During the earlier stages of corporate business activities, there used to be no segregation between the personal assets of the person and his non-personal corporate assets. To elaborate, suppose a partner \ shareholder in a company holds shares of BD 10000, and on top of which he saves BD 100000 in a bank. Herein, in case something goes wrong with the company, the partner \ shareholder will be fully liable and all his money in the saving account, or otherwise, will be in jeopardy and could be taken to cover the company’s financial woes.
Due to this, many business entities and individuals were affected and have suffered great financial loses in addition to other personal set-backs. This situation led to the adoption of the concept of “limited liability” responsibility, which marks a cornerstone in the business venture and company laws.
According to the concept of limited liability company L.L.C, (here they are using with limited liability – W.L.L), which has been established in the famous case of (Simons vs. Simons) before the High Court in London, the liability of the partner \ shareholder shall only be limited up to his equity shareholding in the company, thus protecting his other assets from being taken over to cover the liability of the company. The new concept makes clear distinction between the person and the company he is having shares. In other words the difference between, the natural person and the juristic person, as they are different persons.
This legal principle clearly segregates between certain specific money used as equity shareholding and any other money owned by the same partner. The partner \ shareholder shall become liable only in relation to that certain specific portion of money invested in the company. According to this his other money or assets, if any, shall be free and shall not be used for any purpose whatsoever to meet the liabilities of the company (the juristic person).
The type of limited liability companies has been widely used worldwide and is one of the types allowed according to the company law in this country. A partner, or a company, may opt not to go for limited liability and accordingly this makes their legal liability unlimited and all their assets will be at stake and can be made at the disposal of third parties claiming liabilities against the company.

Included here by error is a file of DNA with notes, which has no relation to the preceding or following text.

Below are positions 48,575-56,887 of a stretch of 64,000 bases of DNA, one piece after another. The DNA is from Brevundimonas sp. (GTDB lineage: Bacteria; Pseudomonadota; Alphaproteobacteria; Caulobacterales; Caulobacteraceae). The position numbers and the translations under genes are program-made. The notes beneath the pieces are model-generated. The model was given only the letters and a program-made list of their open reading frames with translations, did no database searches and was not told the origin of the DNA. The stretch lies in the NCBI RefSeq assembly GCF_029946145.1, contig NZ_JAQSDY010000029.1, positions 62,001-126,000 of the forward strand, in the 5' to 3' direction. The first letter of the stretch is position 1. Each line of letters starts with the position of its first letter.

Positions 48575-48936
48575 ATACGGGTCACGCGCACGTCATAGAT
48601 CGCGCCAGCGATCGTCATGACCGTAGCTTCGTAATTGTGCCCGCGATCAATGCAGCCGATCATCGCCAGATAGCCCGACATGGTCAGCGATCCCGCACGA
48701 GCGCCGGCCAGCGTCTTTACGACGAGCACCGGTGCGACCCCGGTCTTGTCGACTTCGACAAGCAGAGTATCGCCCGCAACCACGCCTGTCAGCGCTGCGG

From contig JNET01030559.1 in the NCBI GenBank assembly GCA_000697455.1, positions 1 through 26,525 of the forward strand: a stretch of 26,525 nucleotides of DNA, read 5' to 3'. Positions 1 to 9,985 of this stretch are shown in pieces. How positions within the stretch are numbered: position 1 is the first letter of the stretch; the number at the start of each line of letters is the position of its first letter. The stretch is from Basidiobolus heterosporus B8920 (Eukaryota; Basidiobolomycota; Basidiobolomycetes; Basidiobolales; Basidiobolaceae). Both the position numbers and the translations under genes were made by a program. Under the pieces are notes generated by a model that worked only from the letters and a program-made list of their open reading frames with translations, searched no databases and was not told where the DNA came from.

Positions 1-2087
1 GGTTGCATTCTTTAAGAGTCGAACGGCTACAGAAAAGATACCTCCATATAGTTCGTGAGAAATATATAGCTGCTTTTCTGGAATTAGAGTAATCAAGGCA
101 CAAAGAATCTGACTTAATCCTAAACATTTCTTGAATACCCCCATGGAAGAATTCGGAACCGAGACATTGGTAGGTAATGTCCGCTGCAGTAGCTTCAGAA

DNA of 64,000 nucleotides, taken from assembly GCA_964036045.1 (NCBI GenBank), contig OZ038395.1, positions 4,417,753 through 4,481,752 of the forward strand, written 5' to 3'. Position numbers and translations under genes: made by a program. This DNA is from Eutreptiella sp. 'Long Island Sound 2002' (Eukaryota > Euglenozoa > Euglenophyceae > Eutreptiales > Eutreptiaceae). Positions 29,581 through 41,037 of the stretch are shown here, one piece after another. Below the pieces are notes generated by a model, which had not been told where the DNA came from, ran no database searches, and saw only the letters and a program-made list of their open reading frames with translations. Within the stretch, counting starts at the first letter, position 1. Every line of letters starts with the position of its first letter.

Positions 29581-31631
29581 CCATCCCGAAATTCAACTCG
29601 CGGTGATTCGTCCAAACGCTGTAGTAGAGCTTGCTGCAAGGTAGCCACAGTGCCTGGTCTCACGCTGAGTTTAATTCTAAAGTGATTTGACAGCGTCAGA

It goes without saying that there are pros and cons for each type of companies. From a business perspective, a limited liability company with little capital may not attract certain
projects wherein it is preferred to have business with entities of unlimited liability so as not to face or encounter any difficulties to get the required compensation in case of failure or non–fulfillment of contractual obligations. This leads us to say that unlimited liability companies, particularly joint stock companies will be in a better shape and competitive position in relation to strategic or major projects wherein they are mostly (if not in all cases) given priority.
In most places, the number of the partners in limited liability companies shall not exceed certain number of partners \ shareholders. This could be taken as a negative point because this limitation closes the door for new blood to join forces and invest additional money and ideas in the company. Over exceeding the limited number of partners, whenever applicable, constitutes clear violation to the law, and the competent authority is empowered to dissolve the company due to this violation.
Generally, there are pros & cons with reference to establishing any company. However, with particular reference to limited liability companies such pros & cons should be closely taken in consideration at the time of establishing such type of companies.
Dr. AbdelGadir Warsama –LEGAL COUNSEL / Africanewsanalysis